Forecasting Taxes: New Evidence from Analysts
Posted: 20 Dec 2014 Last revised: 10 Dec 2017
Date Written: July 7, 2016
We provide new evidence about how analysts incorporate and improve on management ETR forecasts. Quarterly ETR reporting under the integral method provides mandatory point-estimate forecasts by management, but firms must record certain “discrete” tax items fully in the quarter they occur, polluting these forecasts. We investigate management ETR accuracy, analysts’ decisions to mimic management’s estimate, analysts’ accuracy relative to each other or to management, and dispersion. Our comprehensive analysis reveals analysts deviate from management more and are more accurate relative to management as complexity increases, with real effects on EPS accuracy and dispersion. In contrast to prior research that analysts ignore or are confused by taxes, we provide evidence that analysts pay attention to taxes and improve on management estimates. Based on our evidence that management’s quarterly ETRs have less predictive value in the presence of discrete items, we suggest standard-setters re-examine the discrete item exception to require more disclosure.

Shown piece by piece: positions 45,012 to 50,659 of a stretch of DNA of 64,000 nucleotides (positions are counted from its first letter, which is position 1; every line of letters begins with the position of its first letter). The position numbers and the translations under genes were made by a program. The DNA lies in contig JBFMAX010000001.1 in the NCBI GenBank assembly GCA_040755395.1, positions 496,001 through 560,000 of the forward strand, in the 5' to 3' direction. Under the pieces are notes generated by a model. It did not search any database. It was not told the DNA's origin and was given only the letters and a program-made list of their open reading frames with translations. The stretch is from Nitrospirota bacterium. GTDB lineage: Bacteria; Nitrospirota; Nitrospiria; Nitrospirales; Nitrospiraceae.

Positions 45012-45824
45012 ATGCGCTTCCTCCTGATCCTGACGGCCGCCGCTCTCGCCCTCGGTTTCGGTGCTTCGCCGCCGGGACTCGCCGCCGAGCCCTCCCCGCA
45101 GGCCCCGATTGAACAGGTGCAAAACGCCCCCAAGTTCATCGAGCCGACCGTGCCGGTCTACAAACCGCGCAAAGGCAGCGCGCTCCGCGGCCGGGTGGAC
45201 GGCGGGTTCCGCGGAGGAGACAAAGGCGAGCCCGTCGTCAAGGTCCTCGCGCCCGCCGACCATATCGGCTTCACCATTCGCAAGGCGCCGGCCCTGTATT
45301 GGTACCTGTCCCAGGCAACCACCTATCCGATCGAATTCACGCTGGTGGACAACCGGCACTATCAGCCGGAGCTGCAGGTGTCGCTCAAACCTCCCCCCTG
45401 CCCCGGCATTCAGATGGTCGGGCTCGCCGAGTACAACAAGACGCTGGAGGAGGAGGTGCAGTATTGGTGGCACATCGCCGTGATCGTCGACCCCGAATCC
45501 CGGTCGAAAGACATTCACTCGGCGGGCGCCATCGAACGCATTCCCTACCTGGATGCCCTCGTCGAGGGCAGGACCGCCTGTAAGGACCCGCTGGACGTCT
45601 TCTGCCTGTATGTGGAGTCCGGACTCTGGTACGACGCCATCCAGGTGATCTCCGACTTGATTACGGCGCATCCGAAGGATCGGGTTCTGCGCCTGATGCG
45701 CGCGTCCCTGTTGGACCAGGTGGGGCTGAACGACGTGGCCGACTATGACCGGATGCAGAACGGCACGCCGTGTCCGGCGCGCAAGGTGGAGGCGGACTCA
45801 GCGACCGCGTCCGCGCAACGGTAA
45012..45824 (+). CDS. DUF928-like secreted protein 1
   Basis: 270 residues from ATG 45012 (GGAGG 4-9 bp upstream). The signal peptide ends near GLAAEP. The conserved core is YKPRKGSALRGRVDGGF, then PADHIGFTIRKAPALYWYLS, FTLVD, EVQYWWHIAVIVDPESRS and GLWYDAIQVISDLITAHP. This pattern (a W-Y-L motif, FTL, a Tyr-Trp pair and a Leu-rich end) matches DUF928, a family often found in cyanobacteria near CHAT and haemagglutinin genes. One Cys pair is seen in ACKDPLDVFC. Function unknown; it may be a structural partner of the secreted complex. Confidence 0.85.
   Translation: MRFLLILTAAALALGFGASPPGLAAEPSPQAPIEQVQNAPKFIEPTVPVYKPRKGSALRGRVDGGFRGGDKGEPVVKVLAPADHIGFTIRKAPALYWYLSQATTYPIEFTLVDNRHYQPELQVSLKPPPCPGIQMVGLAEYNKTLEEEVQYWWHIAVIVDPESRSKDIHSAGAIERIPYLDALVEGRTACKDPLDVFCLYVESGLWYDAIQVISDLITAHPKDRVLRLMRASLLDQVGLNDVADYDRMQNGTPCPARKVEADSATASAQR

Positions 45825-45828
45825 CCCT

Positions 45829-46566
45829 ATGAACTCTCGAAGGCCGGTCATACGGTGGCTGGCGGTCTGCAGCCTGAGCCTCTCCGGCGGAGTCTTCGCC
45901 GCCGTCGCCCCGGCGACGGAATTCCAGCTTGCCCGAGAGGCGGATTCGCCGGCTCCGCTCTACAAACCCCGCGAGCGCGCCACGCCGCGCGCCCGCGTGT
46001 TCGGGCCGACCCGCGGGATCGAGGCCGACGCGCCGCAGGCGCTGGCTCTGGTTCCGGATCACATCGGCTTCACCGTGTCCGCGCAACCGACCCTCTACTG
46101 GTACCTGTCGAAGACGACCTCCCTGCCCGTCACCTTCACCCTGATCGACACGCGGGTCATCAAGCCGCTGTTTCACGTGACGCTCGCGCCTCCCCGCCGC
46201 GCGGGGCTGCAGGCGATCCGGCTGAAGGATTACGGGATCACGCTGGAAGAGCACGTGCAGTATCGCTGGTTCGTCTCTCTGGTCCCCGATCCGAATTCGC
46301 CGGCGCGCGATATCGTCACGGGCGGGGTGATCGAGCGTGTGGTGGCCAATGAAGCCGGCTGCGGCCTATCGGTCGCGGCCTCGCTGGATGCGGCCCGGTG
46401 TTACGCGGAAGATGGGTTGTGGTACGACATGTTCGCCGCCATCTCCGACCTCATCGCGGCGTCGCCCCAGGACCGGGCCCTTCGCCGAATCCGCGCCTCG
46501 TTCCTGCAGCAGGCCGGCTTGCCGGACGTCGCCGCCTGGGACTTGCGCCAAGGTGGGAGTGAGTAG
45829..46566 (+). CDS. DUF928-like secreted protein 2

Keywords: Analysts, Income tax, ETR forecasts, Accuracy, Dispersion, Integral method
JEL Classification: G29, M41, M49
Suggested Citation: Suggested Citation